I rely on FiveThirtyEight to tell me the direction of the election, and a few weeks ago, Utah suddenly became very interesting. Evan McMullin, a previously unheard of candidate for President (who entered the race only a few months before Election Day), appeared in Utah’s forecast numbers with a surprisingly large probability of winning Utah’s electoral votes. Benjamin Morris then wrote about how Evan McMullin could plausibly not only win Utah’s electoral votes, but the Presidency as well.
Evan McMullin appeared in Utah polls not long after the hot mic video of Donald Trump bragging about groping and sexually assaulting women, and many Utah politicians denounced him and pulled their endorsement (though Chaffetz, being the unprincipled, ambitious flake that he is, has since said that he will vote for Donald Trump). Utah Republicans and conservatives have always had a hard time supporting Trump, and Mormons, unlike the evangelical Christian voting block, have been less willing to sell out on their morals and support a man antithetical to everything Christian (if not just plain decency). After the 2005 video of Trump, Evan McMullin surged in Utah polls.
I’m generally skeptical of American third parties. I have eagerly bashed Jill Stein, and I argue on Facebook with someone I will refer to as “Frank Green” (aren’t I punny?) about third parties on a regular basis (these arguments helped inspire me to write my recent post on Hillary Clinton. And I believe that the usual criticism of voting third-party still holds: first-past-the-post voting systems, particularly the American system, produce a two-party state, for reasons I won’t discuss here but will simply assume true.1 That said, there are caveats unique to American federalism that are often not discussed yet matter here, along with those unique to how the electoral college and the rules for choosing a President work. As Benjamin Morris clearly explained, McMullin has a delightfully insurgent path to the presidency that, while very unlikely (Nate Silver said at one point that, in simulated election outcomes, McMullin won the presidency about one out of 5000 times), is not impossible and actually makes Evan McMullin more likely to win the presidency than any other third-party candidate, despite others’ larger national support.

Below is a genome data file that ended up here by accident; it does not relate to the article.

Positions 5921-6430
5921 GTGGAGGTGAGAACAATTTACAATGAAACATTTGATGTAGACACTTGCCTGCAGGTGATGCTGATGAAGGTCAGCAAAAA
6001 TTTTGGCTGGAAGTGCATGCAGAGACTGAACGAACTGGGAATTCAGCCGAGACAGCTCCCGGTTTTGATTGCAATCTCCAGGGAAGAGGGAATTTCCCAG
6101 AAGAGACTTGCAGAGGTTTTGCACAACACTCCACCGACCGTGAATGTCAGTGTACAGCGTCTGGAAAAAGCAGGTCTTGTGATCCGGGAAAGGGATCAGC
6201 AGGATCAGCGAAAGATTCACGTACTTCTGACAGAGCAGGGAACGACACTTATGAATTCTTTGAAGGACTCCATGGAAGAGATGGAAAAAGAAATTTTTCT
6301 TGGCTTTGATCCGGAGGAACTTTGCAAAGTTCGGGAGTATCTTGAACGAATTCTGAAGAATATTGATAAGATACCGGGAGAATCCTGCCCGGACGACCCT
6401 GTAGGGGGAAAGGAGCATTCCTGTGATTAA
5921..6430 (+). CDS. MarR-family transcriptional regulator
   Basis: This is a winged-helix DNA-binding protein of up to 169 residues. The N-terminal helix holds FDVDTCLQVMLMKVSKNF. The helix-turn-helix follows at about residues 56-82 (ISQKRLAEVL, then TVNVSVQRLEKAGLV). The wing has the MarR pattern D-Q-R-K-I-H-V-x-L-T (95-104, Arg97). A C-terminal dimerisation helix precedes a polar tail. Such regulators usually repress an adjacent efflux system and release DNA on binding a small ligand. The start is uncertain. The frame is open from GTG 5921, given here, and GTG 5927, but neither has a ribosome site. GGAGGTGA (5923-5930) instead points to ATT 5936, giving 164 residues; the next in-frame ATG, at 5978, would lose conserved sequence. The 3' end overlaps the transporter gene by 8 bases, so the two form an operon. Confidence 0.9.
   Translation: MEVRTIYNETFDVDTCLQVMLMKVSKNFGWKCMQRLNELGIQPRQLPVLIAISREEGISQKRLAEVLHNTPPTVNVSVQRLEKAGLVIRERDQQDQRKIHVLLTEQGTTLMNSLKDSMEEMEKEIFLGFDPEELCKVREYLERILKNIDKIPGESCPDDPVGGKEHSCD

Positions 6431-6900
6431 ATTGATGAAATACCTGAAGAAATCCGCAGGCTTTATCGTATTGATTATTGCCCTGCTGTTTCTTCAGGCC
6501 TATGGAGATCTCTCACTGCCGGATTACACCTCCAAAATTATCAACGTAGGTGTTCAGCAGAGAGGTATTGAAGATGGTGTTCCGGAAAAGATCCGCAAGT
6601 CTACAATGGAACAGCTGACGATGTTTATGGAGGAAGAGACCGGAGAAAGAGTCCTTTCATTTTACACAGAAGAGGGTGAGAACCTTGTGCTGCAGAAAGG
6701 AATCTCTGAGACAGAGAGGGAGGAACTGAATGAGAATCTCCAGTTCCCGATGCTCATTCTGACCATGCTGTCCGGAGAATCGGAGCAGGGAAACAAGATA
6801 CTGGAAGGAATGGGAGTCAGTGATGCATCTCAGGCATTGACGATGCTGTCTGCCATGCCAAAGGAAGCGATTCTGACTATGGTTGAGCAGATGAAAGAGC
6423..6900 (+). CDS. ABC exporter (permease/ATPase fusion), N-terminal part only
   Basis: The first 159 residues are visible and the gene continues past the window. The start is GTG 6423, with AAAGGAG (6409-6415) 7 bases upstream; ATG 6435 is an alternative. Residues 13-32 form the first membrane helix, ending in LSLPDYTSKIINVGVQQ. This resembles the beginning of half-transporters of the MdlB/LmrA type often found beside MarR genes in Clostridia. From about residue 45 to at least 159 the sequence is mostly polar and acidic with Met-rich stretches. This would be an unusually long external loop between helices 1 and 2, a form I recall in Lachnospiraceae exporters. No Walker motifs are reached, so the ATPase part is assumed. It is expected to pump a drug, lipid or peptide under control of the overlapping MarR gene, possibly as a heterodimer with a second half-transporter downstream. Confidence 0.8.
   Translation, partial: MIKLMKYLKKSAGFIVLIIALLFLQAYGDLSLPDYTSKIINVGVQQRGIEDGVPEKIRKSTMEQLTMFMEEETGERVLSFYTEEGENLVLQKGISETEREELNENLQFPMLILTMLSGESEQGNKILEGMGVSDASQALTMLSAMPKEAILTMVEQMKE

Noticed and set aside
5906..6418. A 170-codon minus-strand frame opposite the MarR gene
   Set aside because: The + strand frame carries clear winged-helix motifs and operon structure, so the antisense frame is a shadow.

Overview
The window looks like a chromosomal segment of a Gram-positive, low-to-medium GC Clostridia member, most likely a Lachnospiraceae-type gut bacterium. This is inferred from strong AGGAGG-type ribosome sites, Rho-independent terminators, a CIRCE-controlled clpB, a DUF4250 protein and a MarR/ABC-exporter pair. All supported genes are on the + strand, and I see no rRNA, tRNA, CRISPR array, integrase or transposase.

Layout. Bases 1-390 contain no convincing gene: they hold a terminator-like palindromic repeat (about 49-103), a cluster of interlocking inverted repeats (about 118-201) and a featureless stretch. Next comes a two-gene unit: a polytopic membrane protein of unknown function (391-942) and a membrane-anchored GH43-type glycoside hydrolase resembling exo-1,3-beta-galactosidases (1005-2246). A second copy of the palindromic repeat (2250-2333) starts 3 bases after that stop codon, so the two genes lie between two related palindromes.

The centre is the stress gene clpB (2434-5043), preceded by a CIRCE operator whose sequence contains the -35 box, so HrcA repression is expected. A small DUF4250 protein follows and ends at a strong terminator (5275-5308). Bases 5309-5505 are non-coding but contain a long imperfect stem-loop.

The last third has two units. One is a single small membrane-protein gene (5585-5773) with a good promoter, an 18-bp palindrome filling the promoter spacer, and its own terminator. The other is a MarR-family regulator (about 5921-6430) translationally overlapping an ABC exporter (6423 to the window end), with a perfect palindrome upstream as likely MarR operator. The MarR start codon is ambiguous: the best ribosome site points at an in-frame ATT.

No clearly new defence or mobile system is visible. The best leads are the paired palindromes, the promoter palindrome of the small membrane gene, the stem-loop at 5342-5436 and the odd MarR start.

Three things must happen for McMullin to win: 1) he must win Utah; 2) neither Trump nor Clinton must have enough electoral votes to win the presidency; and 3) McMullin must earn the support of the House of Representatives as they decide who becomes President. Step 1 is difficult, but as McMullin fever spreads throughout Utah, McMullin may pull it off. Step 2 is extremely difficult; Clinton is easily the favorite to win. And no one knows how likely Step 3 is to be completed; my guess is it would be easier to achieve than step 2 but harder than step 1 (which is hard enough as it is). So “long shot” does not begin to describe McMullin’s chances, but it could happen, and I find his path a brilliant use of limited resources for a potentially huge gain.
Before I go on, I should probably say something about who McMullin is an what he stands for. Evan McMullin is a Utah native, a Mormon, a former CIA operative, has worked in investment banking for Goldman Sachs, has advised the House Committee on Foreign Affairs and was chief policy director for the House Republican Conference. His platform is unapologetically conservative; it reads like the platform of the nominee Republicans should currently be running. While there are a couple positions here and there I may agree with, I disagree with nearly all of what he calls for; I would prefer a Clinton presidency any day. He is supported by a super PAC, Stand Up America, founded by Republican operatives with experience supporting third-party candidates. Make no mistake; I am not considering supporting McMullin because I like his ideas.